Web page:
Once called the "dismal science," economics now offers prescriptions for improving people's happiness. In this book Richard Easterlin, the "father of happiness economics," draws on a half-century of his own research and that conducted by fellow economists and psychologists to answer in plain language questions like: Can happiness be measured? Will more money make me happier? What about finding a partner? Getting married? Having a baby? More exercise? Does religion help? Who is happier-women or men, young or old, rich or poor? How does happiness change as we go through different stages of life?
Public policy is also in the mix: Can the government increase people's happiness? Should the government increase their happiness? Which countries are the happiest and why? Does a country need to be rich to be happy? Does economic growth improve the human lot?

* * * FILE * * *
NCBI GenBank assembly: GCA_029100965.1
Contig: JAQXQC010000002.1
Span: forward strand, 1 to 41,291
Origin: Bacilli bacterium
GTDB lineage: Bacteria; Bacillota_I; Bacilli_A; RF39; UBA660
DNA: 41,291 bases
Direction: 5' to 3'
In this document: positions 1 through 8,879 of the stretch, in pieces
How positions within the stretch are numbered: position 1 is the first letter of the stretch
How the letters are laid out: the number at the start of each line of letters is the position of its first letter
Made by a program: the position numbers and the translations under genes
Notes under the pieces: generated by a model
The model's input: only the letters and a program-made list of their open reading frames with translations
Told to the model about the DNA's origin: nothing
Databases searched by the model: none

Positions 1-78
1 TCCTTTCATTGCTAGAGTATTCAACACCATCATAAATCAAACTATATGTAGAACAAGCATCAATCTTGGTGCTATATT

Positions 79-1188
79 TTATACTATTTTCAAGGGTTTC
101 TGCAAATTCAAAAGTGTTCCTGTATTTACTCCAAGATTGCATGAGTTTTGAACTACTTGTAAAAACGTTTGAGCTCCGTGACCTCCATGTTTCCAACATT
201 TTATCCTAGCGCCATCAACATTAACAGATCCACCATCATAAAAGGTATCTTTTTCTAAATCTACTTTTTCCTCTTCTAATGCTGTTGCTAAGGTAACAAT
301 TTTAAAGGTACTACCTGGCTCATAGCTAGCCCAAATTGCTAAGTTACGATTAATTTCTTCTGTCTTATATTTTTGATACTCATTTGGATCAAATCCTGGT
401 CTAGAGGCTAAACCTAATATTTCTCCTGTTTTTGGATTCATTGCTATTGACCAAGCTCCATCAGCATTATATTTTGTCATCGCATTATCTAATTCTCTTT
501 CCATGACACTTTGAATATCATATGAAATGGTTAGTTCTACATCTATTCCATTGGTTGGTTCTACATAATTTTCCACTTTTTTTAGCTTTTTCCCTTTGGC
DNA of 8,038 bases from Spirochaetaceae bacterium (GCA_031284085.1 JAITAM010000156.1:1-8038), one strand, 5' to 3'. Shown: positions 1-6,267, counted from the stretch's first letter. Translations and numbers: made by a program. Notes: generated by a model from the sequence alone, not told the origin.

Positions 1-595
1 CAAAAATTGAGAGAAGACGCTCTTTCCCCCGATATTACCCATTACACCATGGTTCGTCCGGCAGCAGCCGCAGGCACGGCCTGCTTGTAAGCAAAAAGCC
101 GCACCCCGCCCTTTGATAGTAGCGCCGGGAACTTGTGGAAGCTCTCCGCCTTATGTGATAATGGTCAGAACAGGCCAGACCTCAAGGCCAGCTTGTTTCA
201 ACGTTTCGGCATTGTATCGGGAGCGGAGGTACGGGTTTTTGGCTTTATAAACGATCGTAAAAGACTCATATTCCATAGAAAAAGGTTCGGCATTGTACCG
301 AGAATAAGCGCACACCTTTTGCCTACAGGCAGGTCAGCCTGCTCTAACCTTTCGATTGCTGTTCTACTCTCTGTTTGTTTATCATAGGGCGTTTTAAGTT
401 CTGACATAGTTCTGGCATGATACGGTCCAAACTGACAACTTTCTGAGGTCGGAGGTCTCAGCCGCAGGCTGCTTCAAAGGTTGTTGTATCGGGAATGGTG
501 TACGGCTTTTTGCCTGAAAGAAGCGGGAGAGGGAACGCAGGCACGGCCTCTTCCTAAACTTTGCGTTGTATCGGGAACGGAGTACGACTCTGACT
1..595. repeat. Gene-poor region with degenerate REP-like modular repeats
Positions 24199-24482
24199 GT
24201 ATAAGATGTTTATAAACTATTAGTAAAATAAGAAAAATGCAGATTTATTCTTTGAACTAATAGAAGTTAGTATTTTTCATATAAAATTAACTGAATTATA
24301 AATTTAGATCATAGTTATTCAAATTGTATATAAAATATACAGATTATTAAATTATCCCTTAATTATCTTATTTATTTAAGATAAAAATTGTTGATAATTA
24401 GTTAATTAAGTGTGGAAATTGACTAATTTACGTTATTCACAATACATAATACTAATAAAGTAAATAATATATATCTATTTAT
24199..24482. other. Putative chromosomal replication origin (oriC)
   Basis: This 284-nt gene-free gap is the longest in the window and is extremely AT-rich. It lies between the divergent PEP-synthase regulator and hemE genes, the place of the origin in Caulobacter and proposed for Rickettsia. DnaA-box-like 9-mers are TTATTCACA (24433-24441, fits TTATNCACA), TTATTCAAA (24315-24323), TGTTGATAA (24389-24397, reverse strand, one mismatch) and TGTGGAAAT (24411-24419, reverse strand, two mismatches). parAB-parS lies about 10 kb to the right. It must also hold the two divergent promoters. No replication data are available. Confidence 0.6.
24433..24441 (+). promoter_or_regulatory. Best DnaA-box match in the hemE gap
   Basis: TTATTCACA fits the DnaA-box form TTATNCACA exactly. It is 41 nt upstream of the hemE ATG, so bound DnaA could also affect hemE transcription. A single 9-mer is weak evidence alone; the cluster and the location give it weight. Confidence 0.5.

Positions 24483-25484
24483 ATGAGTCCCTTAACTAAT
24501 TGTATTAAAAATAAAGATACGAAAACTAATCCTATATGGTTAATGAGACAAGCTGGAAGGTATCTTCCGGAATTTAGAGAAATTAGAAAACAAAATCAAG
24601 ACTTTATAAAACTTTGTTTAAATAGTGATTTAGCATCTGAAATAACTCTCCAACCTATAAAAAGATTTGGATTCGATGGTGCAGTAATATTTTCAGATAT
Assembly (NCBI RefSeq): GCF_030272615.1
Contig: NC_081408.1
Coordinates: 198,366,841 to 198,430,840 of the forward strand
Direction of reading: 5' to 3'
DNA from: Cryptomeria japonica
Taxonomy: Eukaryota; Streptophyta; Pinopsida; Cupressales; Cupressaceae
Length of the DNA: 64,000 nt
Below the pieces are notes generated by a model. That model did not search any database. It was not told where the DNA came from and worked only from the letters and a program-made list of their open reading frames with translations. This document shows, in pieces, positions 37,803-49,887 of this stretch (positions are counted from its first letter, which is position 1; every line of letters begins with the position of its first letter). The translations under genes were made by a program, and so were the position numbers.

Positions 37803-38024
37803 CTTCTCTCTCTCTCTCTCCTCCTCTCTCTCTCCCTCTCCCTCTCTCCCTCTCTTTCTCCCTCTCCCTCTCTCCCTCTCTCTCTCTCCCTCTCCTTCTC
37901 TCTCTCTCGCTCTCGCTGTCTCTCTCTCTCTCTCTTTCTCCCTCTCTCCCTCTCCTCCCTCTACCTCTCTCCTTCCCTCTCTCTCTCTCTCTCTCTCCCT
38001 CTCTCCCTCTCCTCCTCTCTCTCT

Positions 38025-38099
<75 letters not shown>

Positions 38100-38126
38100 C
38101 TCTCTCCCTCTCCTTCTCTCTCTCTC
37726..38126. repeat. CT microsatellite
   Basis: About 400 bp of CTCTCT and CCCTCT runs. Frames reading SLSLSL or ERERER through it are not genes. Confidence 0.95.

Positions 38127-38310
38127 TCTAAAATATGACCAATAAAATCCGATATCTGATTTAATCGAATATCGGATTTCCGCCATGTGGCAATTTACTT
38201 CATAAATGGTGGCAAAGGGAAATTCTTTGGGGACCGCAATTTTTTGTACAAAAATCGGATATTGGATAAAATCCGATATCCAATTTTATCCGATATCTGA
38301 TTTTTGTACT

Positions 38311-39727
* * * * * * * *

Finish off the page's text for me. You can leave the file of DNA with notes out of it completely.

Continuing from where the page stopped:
Some of the answers are surprising (no, more money won't do the trick; neither will economic growth; babies are a mixed blessing!), but they are all based on reason and well-vetted evidence from the fields of economics and psychology. In closing, Easterlin traces the genesis of the ongoing "Happiness Revolution" and considers its implications for people's lives down the road.